Imagine you are in the market for remodeling your kitchen. You’ve cut out pictures from magazines for years, visited the latest parade of homes for ideas, and have been dreaming about a new kitchen since the day you bought your house.
Now the big day is here … you can’t wait! But you’ve heard horror stories about remodelers. You want to make sure you hire the right contractor for the job. You want to trust he won’t take your money and run. You want to make sure he’s established in the neighborhood. You want to make sure he has a great reputation. Recommendations only go so far, especially when friends can’t give you a positive review on the contractors they’ve chosen.
So you head online and start the search. What would motivate you to do business with the contractor’s website that pops up in the search results?
Does your current website fit the bill?
A-ha. If any amount of doubt crept into your mind, why?
Chances are it all came down to content. Sure, you might have a few photos, maybe an article or two. But if you have a blog with posts that are titled like this:
The Fall Leaves Are Here
It’s Vacation Time
Trust me when I say your potential customers are anything but enthused.
Imagine being that person that’s waited years for a new kitchen. The day has come and she’s excited! What would motivate her?
The first thing she sees is your post title. Happy Wednesday isn’t going to do it for her. But:
How To Plan The Perfect Kitchen Remodel When You’ve Been Waiting For It For Years
That’s a title that will truly motivate her. Your titles come from knowing who your customer is, what they want, what they are searching for, and what they need to motivate them to take the next step.
Titles are great; they pull a reader in. But it’s the content that will keep them engaged. A title makes a promise; the content delivers on that promise. If you don’t provide the content they expect, they will move on to another source. Make your post relevant to what your reader expects, and you’ll add value and credibility to your business.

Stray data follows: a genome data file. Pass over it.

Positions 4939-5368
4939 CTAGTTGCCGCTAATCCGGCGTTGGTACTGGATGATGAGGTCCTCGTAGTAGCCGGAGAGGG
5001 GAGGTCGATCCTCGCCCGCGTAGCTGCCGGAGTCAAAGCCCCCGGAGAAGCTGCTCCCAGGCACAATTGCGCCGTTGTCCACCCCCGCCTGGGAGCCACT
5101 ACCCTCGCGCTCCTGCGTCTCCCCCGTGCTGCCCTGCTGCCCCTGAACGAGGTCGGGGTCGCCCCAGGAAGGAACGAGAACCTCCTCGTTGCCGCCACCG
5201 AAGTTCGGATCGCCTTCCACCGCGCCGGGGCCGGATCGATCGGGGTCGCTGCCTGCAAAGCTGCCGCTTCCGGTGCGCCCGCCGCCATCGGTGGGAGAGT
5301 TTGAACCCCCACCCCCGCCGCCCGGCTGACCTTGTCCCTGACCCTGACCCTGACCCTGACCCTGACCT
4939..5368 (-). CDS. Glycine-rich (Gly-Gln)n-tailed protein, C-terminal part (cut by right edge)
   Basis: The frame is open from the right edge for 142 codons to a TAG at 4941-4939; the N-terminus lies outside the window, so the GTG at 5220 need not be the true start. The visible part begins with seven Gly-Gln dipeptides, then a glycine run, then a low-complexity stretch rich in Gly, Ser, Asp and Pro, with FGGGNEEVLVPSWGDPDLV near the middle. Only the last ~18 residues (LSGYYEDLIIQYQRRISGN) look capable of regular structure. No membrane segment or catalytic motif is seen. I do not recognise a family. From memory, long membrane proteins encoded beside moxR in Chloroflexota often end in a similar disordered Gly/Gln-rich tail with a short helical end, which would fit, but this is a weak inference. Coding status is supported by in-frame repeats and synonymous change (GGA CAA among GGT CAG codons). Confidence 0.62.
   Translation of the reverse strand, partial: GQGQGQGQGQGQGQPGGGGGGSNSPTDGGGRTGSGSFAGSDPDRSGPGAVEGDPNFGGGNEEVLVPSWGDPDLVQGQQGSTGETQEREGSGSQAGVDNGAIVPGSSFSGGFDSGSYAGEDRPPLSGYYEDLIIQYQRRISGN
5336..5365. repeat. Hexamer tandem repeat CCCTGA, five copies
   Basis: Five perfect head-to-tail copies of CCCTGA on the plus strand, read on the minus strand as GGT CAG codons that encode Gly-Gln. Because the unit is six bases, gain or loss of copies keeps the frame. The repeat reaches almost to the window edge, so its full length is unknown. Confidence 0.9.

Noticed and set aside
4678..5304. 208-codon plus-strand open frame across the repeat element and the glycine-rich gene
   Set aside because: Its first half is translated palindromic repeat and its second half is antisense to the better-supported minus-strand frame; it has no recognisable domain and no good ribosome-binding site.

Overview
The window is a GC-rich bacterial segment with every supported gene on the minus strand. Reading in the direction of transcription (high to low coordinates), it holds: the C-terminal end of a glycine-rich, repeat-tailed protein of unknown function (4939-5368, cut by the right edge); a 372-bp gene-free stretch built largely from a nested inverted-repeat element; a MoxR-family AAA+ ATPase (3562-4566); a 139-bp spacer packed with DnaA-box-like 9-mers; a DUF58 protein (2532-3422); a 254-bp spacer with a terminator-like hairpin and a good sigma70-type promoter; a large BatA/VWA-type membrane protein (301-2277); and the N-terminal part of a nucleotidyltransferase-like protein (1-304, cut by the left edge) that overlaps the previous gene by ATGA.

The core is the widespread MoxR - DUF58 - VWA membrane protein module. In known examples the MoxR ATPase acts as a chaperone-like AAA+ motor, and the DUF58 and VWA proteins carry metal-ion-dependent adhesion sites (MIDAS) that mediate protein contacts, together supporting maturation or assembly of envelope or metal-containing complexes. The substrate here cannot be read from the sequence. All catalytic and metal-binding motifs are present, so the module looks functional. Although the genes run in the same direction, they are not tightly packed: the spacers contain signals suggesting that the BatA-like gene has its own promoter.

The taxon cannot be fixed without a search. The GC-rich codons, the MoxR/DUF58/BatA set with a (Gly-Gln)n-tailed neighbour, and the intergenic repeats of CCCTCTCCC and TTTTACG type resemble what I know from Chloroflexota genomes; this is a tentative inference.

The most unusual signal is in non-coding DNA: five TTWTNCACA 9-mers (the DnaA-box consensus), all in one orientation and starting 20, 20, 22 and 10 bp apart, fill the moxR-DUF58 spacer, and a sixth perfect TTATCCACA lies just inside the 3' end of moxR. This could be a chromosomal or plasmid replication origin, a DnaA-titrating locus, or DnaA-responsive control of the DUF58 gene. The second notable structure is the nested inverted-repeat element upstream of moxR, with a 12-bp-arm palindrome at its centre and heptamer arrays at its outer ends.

The Overall Appeal
If you’ve ever clicked into a site that has words and copy stretch on and on, you know how intimidating it can be. Yes, people want content. But they also want to know they can get through your material in a short amount of time. That’s where the visual appeal of a post comes in to play.
Dig Deeper: Content Writing For Top Performance
Look through a medical journal; the words all seem to blend together. Its difficult to read, intimidating to look at. Now take a look at something like the USA Today. They have short columns of text surrounded by photos and graphics, making it a quick read to get just enough detail to know what you want to peruse further. That’s the look you’re going for. Don’t make it so intimidating they don’t want to read.
Blog posts are a great way to get traffic. But never forget your ultimate purpose. Your goal is to connect with people and make a sale. While blatant sales should never be a part of your post, don’t forget that’s your ultimate goal. You can show action in a variety of ways:
- Showcase a project you’ve completed
- Talk about a new project you are beginning to work on
- Share mistakes made by other contractors
- Talk about newsworthy events related to your business
- Talk about your latest sale
- Give seasonal information
And this is just a start. Once you get the hang of it, you’ll see how easy it is to talk about what you do in a non-salesy way. You simply share what you do … which ultimately excites and motivates people to take action.